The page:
It’s taken me a while to post this, but it’s never to late to share the family tradition of year-in-review cards. A tradition begun in the year of my birth, I hope you enjoy the 2019 edition.
The Chinese New Year this year, welcoming the year of the Sheep, was a great opportunity to get out of the capital city, Beijing, and see the holiday from a very different perspective. Not only is the Province of Sichuan ethnically different, with many more ethnic minorities, including a very large Tibetan population, but the practice of religion is much more widespread, the history is quite distinct from that of Beijing, the landscape and climate are incredibly different, and, perhaps above all else, it is simply not as urban and the attitude of most of the people I encountered reflected that.
Everyone was so busy either being a tourist or doing their own holiday thing, that it was a great opportunity for me to watch people, and simply be a more or less ignored observer.
The New Year events, such as the light and lantern festival, and the traditional performances, attract people from all walks of life. The festivals seem to be held in parks, temples, or other such public spaces.
Biking is, indeed, a fairly common form of transportation in dense urban areas, such as downtown Chengdu, the provincial capital.
OK, so the pictures uploaded in reverse order… but you get the idea. The temple at the “Golden Peak” sits at over 3,000 meters. The map said I hiked over 15 kilometers from the base to the top… my legs sure felt like it. I stayed at a hotel near the summit and hiked up the next morning for the sunrise.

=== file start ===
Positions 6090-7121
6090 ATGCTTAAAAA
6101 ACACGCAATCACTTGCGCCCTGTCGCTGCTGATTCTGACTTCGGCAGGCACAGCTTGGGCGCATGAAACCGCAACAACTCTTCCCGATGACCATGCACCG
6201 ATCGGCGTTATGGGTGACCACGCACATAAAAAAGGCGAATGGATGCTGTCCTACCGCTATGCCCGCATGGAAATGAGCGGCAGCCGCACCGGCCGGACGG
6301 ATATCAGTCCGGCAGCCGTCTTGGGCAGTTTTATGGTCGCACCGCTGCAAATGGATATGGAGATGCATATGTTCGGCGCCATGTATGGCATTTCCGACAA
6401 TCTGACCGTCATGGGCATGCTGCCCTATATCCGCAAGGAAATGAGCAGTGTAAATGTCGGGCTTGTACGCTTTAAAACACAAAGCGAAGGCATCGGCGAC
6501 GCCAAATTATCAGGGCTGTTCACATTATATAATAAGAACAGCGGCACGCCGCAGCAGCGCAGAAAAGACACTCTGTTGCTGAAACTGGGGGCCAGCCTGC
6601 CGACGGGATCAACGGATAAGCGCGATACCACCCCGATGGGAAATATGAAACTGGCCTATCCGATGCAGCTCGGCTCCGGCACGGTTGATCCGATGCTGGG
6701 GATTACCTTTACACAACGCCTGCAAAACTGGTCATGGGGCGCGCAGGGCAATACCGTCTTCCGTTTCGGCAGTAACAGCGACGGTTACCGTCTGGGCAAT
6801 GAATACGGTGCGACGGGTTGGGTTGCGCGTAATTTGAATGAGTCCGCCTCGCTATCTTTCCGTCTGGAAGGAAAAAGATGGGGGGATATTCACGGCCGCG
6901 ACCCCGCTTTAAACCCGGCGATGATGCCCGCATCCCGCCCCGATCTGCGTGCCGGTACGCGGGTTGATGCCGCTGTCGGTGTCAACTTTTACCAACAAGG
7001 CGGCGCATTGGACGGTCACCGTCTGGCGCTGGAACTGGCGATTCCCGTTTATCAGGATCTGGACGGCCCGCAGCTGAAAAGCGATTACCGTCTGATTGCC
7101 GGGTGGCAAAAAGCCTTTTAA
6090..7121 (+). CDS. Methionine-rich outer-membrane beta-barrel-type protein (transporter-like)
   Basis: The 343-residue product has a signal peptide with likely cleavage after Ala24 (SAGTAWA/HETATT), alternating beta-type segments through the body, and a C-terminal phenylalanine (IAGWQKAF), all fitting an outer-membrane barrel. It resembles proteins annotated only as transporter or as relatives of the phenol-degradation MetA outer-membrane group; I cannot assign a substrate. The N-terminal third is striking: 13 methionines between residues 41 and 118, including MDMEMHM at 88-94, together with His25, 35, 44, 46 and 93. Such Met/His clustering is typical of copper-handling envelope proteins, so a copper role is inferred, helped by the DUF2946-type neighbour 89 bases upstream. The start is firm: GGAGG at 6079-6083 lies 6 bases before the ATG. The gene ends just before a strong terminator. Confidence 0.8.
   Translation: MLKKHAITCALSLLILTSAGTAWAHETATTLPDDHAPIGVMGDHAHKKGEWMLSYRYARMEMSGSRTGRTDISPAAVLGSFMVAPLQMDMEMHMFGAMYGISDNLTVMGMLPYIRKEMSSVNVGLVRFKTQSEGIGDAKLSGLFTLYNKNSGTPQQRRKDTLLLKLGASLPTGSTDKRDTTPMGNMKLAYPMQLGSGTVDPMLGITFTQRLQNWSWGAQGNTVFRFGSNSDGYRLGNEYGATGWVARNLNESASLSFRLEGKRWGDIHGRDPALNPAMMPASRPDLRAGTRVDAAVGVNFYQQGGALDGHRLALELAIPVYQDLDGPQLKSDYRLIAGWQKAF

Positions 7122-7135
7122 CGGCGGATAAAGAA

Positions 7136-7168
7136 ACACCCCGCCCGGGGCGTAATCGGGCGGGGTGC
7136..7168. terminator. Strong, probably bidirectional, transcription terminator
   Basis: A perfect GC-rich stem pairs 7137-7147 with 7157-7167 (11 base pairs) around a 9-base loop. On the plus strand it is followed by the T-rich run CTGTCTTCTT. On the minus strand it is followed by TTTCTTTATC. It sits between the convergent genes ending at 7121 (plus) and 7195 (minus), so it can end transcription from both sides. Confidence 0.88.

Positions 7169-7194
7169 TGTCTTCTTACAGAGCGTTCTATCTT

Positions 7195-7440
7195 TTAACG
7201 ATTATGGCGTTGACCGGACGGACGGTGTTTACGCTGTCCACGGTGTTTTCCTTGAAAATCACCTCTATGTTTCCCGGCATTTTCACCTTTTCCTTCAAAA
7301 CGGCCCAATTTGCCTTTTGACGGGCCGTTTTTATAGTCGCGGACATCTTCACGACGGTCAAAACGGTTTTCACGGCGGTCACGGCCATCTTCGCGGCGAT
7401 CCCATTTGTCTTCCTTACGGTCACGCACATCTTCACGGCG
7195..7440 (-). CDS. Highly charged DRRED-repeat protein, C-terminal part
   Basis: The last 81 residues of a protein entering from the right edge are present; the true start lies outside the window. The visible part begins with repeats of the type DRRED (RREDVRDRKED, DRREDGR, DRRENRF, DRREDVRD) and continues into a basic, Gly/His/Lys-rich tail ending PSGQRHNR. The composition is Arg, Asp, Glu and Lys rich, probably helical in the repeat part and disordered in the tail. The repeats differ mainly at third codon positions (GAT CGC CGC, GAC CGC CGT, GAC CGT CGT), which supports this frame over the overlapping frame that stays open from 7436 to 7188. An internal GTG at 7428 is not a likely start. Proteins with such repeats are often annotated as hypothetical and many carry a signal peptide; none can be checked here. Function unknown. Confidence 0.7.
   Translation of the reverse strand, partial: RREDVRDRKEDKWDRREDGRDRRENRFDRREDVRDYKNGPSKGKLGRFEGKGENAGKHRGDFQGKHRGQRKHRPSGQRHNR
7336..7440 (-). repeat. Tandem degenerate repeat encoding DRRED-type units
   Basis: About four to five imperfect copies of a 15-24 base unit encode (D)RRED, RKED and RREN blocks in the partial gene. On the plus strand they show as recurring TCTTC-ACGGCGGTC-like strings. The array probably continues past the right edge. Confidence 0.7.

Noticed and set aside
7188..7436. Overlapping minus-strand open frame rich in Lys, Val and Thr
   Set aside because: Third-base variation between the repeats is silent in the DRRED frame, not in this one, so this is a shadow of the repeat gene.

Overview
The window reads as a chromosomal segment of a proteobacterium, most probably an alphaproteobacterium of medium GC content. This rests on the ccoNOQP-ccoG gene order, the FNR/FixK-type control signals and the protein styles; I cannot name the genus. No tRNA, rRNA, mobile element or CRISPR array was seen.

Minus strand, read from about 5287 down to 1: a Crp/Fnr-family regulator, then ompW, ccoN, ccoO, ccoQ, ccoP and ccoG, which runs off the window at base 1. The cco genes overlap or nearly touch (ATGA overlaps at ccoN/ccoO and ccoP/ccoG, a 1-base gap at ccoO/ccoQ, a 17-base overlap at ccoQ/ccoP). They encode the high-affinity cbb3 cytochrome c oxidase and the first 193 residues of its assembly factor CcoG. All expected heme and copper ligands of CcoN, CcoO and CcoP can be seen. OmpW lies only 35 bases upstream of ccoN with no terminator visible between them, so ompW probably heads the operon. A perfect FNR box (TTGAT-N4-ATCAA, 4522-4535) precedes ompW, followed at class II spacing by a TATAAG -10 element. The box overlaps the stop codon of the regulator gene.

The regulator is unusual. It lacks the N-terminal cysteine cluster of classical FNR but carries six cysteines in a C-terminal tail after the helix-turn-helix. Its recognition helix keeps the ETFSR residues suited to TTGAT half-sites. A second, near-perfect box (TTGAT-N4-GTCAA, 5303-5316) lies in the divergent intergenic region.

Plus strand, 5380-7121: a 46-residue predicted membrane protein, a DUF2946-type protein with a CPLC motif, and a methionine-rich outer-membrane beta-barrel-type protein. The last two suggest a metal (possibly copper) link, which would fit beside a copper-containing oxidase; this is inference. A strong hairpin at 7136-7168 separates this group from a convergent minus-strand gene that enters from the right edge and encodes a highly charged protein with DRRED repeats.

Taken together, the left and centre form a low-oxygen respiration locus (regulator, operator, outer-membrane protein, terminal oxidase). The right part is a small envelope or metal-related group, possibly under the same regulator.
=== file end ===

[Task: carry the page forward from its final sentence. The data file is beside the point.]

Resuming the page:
The church on the cliff in Amasra, Turkey, on the Black Sea coast, was built in the early AD’s, then destroyed, rebuilt, then turned into a mosque, then back into a church, saw medieval castle walls rise around it and crumble away, and then turned into a mosque again.
Turkey’s Black Sea coast has patiently waited out the rise and fall of empires and civilizations, tribes and armies and kings and generals slaughtering and assimilating each other for control of heaven on earth ports, Amasra chief among them.
The Amazons, Phoenicians, Persians, Romans, Byzantines, and Ottomans have all come and gone.
Today, for the few months of summer anyway, Amasra is a coveted refuge away from the realities of Turkish life (few foreigners seem to holiday here), with a thriving industry of fish restaurants and beach chair renters, and UNESCO World Heritage medieval ruins.
If only I had more than two days.
That is Ted. That is not a Turk. But it is in Turkey. Istanbul.
The cliche “east meets west” romanticization is in fact quite accurate, Persian rugs draped across Byzantine era stone rooms that now house Italian cafes.
Istanbul isn’t all Byzantine churches and ottoman mosques, though there’s plenty of that.
There’s also classy restaurants on the Bosporus or in Nevizade, modern art museums and hipster bars.
I love museums. History museums, art museums, (in China) Revolution museums. And in a country very concerned about writing the past in order to explain the present, museums are in abundance in China. I have been especially struck, impressed, by the art museums I have found. Beijing is full of all sorts, traditional, modern, imperial, minority.